Verbal Behavior Approach: How to Teach Children with Autism and       Related Disorders [Mary Lynch Barbera]

Saturday, January 16, 2010

Getting Children with Autism to Respond to Their Names

I recently conducted a full day assessment on a child I will call Dennis, a 4-year-old with a diagnosis of autism. One the concerns of Dennis' parents was their inability to get his attention by calling his name. As I conducted a VB-MAPP assessment, this was a deficiency in the Listener Responding area and was also an IEP goal not mastered for over a year.

Not responding to name when called can be one of the first hallmark signs of autism.   This is considered a “red flag” on the Modified Checklist for Autism in Toddlers (M-CHAT) and a diagnostic indicator on the Autism Diagnostic Observation Schedule (ADOS). Since many children and adults with autism have difficulty in this area, I thought I would address it in this week’s blog.

I created and have used the following procedure to address this issue with dozens of children with autism and found it to be very successful. The key is to pair the child’s name with improving conditions (reinforcement) since any behavior that is reinforced will maintain or increase. The following is an excerpt from page 106 of my book (The Verbal Behavior Approach).

First, tell everyone in the environment to stop using, or limit the use of the child’s name throughout the day. Most importantly, do not link the child’s name to demands (e.g.: “Dennis, go get your shoes”, “Dennis come here”, etc.) .  Limiting the use of the child’s name will actually help him to learn to respond when his name is called, because he won’t tune it out as part of a long list of demands.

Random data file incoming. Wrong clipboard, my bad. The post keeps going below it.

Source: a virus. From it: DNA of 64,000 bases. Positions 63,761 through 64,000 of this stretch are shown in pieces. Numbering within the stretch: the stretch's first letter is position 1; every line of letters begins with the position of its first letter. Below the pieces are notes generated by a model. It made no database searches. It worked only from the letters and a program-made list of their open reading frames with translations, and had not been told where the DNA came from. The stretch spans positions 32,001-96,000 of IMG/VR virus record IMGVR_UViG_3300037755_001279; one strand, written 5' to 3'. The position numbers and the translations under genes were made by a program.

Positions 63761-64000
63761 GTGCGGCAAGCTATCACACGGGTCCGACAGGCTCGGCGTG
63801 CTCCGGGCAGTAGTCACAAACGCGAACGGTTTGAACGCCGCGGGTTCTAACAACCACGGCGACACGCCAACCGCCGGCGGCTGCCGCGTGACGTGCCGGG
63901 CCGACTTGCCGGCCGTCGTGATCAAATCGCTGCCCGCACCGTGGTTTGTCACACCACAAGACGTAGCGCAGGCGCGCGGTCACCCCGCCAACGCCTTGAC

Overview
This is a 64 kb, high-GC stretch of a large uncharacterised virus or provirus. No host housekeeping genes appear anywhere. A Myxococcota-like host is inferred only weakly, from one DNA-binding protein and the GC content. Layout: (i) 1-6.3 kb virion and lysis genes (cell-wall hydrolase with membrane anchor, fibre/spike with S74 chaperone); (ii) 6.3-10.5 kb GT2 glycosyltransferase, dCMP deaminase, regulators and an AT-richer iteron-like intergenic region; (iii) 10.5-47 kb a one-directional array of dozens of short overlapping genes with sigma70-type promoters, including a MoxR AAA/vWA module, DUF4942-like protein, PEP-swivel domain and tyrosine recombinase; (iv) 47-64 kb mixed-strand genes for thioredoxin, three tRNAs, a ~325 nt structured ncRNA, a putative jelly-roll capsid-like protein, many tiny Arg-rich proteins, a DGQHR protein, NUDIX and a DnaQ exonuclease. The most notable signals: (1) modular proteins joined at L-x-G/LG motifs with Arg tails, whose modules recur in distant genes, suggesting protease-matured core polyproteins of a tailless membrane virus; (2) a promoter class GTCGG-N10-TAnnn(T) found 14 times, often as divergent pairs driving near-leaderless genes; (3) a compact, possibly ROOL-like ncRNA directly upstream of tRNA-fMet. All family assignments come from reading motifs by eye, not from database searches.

Next gather several of Dennis’ strongest consumable or controllable reinforcers (chips and bubbles, for instance) and go behind him when he’s engaged in another activity. Call his name while standing behind him and then immediately touch his shoulder and hand him a chip or blow bubbles.   Gradually fade your prompts by standing a foot or two further away and by delaying the touching of his shoulder by a second or two. By using this procedure, Dennis will learn that when he hears his name, good things happen.

For the best results, I recommend using this procedure in both home and school environments and also recommend taking data every trial (10 or 20 trials per day) so that your distance and the reinforcement can be systematically faded out as the child becomes successful with responding to his name.

For more information, read my book and/or past blogs available at:

1 comment:

  1. This looks good I am going to try it with my student